Extraterritorial: A Political Geography of Contemporary Fiction (Columbia University Press, 2020) explores how texts—literary and visual—help us engage with the space that goes beyond the limits of visible geographical borders and legal regulations. By drawing attention to the loci that produce borderline experiences (detention camps, consulates, international waters), Matthew Hart guides his readers through experiences that ask to reconsider the ways in which geographical places and the implications they produce are perceived. The repercussions of the extraterritorial experiences may include transitional modes for constructing and re-discovering one’s identity. This opens up a broader dimension with which Extraterritorial: A Political Geography of Contemporary Fiction engages. With his book, Hart offers an acute intervention into how a text functions in a globalized community, which entails the reconsideration of how literature and art respond to the twenty-first-century transcultural shifts that are often marked with political anxieties.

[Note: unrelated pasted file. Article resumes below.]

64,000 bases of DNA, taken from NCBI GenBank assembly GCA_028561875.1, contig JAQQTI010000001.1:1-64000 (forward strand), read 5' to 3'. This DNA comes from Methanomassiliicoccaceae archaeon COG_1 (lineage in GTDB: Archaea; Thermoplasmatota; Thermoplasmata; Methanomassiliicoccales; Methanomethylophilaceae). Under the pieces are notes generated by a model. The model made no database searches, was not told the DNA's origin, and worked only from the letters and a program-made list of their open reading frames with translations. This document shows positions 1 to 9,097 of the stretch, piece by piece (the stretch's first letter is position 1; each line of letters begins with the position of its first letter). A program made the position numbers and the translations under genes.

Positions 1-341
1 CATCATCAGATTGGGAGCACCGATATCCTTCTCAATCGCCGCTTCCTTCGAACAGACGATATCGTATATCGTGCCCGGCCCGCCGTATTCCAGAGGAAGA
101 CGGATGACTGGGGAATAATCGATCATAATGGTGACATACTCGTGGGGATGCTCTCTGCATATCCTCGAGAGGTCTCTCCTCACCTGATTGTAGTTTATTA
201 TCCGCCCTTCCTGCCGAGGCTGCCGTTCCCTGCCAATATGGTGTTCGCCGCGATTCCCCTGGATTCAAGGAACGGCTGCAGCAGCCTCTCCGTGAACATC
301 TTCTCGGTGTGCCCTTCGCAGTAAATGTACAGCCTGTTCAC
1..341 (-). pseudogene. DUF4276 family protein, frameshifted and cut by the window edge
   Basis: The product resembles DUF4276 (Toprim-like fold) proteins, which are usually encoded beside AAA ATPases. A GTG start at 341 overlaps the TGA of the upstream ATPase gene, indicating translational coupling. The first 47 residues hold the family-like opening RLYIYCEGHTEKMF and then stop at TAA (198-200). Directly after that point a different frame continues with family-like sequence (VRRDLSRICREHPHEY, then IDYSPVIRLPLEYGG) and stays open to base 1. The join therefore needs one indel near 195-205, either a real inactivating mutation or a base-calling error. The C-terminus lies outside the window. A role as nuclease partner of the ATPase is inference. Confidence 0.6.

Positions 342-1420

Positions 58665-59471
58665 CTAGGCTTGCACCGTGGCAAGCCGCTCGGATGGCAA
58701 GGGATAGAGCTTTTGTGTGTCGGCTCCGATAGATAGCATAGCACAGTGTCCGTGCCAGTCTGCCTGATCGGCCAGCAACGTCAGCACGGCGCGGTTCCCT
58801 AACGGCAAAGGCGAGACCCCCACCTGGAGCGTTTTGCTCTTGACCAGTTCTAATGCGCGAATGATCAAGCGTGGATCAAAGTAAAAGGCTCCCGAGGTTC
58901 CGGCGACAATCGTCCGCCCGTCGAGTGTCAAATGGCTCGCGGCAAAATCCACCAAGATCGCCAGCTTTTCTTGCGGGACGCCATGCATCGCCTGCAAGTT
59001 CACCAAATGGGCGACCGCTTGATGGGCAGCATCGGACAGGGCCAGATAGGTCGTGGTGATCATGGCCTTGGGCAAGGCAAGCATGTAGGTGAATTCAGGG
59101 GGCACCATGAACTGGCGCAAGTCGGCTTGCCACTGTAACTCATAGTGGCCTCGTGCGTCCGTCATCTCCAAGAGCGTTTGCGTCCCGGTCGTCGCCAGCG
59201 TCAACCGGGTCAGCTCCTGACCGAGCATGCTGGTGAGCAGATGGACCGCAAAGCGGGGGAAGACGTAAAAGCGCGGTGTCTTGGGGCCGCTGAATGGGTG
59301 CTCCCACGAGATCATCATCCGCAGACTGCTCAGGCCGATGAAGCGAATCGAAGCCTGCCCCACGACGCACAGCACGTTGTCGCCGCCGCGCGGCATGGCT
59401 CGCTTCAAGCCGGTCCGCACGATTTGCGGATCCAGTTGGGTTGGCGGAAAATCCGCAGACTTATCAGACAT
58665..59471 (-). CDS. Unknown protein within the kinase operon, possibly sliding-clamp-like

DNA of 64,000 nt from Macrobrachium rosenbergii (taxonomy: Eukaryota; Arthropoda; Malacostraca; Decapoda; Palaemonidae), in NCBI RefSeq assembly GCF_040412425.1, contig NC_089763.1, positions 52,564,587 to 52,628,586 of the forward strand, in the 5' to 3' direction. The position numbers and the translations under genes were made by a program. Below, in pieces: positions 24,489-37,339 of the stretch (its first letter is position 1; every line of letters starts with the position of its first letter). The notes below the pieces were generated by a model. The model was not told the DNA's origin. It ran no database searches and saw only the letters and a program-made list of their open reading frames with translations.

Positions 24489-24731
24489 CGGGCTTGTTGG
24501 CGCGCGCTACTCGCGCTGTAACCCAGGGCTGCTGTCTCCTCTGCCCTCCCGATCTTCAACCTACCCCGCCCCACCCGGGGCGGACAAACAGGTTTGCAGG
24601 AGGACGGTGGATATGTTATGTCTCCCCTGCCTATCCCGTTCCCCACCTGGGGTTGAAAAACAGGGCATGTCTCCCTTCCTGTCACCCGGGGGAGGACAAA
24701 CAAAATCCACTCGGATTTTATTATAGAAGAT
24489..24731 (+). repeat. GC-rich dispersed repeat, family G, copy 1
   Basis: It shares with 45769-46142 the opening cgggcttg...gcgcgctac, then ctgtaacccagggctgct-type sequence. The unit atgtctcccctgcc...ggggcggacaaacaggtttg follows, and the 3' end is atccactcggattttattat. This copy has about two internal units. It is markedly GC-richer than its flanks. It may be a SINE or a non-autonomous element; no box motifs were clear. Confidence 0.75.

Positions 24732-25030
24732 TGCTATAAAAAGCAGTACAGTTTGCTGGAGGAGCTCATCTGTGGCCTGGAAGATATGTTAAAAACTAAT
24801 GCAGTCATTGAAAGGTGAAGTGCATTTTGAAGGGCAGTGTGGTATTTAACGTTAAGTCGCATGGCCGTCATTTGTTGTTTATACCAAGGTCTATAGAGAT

Nataliya Shpylova-Saeed is a PhD candidate in the Department of Slavic and East European Languages and Cultures, Indiana University